Black Seeds With Orange Elaiosomes
(Image credit: Jeffdelonge)

How seeds disperse and germinate to create new plants is fascinating. One important role is given to a seed structure known as the elaiosome. This fleshy appendage to a seed is related to and is crucial for improving the odds of germination and successful development into a mature plant.

What is an Elaiosome?

An elaiosome is a small structure attached to a seed. It consists of dead cells and a lot of lipids, or fats. In fact, the prefix “elaio” means oil. These small structures may have other nutrients as well, including proteins, vitamins, and starch. Although it is not quite accurate, some people call seed elaiosomes arils.

Why Do Seeds Have Elaiosomes?

The main elaiosome function in seeds is to aid dispersal. For a seed to have the best chance of germinating, sprouting, and surviving into a mature plant, it needs to travel a good distance from the mother plant. Ants are great at dispersing seeds, and the elaiosome serves to entice them.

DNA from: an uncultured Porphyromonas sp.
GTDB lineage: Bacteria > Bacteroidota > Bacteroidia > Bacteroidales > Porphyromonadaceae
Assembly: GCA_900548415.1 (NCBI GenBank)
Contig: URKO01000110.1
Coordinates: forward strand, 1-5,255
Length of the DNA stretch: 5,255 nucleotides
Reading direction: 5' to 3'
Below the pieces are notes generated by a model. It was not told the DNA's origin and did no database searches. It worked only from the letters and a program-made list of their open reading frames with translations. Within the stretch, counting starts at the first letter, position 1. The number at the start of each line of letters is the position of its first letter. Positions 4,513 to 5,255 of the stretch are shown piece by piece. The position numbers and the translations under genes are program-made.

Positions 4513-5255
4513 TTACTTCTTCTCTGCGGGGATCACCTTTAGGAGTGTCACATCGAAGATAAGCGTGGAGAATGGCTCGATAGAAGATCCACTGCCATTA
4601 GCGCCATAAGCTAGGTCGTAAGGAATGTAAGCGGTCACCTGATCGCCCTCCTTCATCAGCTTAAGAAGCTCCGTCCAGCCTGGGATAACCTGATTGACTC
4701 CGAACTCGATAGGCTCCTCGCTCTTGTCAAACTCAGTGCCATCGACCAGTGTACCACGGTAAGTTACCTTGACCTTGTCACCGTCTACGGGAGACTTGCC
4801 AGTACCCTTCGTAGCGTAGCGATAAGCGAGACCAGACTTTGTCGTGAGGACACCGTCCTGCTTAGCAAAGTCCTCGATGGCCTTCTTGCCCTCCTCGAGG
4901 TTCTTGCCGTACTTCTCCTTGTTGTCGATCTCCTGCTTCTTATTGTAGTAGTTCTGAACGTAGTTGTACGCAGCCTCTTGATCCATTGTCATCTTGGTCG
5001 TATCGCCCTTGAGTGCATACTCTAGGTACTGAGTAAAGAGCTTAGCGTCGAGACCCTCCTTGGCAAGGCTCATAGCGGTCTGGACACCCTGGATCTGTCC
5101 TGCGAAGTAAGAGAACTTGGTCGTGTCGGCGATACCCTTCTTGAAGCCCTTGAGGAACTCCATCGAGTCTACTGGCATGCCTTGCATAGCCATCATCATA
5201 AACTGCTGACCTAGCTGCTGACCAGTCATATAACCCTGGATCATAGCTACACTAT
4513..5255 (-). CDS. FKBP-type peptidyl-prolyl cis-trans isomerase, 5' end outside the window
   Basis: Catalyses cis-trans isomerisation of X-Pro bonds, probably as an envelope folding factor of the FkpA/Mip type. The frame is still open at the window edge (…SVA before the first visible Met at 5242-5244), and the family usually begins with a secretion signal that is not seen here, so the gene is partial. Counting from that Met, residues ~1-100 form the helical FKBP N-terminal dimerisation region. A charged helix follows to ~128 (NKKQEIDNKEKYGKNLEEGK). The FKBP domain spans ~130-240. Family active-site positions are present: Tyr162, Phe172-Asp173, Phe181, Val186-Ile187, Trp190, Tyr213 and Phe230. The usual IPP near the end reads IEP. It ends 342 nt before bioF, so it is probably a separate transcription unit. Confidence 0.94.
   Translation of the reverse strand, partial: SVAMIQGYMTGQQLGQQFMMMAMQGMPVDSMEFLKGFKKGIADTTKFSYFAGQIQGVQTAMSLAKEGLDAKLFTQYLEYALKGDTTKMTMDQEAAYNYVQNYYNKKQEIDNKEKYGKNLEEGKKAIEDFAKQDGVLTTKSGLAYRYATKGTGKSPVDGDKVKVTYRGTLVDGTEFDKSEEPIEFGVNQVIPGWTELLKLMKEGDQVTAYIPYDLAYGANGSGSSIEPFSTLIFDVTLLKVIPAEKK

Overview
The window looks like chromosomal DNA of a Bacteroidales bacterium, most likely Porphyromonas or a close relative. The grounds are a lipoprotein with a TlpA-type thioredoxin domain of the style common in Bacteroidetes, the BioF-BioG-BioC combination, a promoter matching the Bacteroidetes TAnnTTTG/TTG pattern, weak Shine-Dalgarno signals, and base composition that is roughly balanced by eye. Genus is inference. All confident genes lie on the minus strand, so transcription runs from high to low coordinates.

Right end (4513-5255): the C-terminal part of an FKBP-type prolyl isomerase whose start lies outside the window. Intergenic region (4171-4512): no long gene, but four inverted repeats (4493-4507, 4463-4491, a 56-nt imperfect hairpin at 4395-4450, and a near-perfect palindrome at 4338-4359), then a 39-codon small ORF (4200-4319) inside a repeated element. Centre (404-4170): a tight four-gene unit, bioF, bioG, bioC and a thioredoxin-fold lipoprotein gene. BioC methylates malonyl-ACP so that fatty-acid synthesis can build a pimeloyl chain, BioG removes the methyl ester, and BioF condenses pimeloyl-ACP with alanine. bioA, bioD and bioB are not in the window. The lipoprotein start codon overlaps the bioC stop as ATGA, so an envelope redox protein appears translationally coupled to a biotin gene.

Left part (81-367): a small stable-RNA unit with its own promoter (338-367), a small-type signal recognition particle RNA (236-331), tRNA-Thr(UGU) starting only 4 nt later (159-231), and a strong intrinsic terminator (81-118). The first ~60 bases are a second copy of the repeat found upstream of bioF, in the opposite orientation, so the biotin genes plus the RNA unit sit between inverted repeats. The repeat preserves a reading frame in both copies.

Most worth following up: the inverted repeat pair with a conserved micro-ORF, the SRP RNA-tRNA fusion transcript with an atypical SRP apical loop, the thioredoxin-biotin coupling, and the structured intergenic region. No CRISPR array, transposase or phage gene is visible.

The fancy term for seed dispersal by ants is myrmecochory. Seeds get ants to move them away from the mother plant by offering up the fatty, nutritious elaiosome. Ants drag the seed off to the colony where they feed on the elaiosome. The seed is then ditched in the communal trash heap where it can germinate and sprout.

There may be some other functions of the elaiosome beyond this main one. For instance, researchers have found that some seeds will only germinate once the elaiosome has been removed, so it may serve to induce dormancy. Most seeds, though, actually germinate more quickly with their elaiosomes intact. This may indicate that it helps seeds take in water and hydrate in order to begin germinating.

With this elaiosome information in hand, you can now enjoy your garden even more. Try putting down some seeds with elaiosomes near ants and watch nature at work. They’ll quickly pick up and disperse those seeds.

Mary Ellen Ellis

Mary Ellen Ellis has been gardening for over 20 years. With degrees in Chemistry and Biology, Mary Ellen's specialties are flowers, native plants, and herbs.